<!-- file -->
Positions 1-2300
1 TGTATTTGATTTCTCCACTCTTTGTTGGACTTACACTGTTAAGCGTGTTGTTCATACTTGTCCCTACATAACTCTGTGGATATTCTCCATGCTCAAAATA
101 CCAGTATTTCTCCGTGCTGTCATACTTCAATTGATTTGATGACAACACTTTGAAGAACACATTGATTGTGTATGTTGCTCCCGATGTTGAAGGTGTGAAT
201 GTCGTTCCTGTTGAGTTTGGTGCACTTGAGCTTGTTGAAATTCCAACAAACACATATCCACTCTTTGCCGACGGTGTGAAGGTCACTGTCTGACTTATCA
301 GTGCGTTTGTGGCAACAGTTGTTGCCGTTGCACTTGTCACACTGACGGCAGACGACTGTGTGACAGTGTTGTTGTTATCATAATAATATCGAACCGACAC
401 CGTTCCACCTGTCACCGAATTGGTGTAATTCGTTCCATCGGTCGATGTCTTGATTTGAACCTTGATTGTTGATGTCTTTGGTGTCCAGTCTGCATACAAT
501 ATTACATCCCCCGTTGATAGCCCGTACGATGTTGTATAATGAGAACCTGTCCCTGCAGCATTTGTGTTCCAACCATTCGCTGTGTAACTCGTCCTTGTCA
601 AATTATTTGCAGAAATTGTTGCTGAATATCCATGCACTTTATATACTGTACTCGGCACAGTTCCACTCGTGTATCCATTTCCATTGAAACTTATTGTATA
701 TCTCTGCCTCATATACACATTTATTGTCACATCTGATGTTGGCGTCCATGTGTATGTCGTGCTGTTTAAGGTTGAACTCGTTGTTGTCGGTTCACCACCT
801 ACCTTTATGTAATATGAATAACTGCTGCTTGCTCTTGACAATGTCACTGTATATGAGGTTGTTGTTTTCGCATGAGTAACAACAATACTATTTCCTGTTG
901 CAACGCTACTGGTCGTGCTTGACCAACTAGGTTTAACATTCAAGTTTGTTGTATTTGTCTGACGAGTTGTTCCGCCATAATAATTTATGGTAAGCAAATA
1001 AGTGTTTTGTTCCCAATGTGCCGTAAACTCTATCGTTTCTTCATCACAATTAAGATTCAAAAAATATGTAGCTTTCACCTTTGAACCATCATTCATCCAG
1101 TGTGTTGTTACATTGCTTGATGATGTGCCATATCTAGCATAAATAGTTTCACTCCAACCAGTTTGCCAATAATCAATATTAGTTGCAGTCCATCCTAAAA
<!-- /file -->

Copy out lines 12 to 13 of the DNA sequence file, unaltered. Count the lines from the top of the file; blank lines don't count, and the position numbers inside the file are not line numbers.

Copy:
1001 AGTGTTTTGTTCCCAATGTGCCGTAAACTCTATCGTTTCTTCATCACAATTAAGATTCAAAAAATATGTAGCTTTCACCTTTGAACCATCATTCATCCAG
1101 TGTGTTGTTACATTGCTTGATGATGTGCCATATCTAGCATAAATAGTTTCACTCCAACCAGTTTGCCAATAATCAATATTAGTTGCAGTCCATCCTAAAA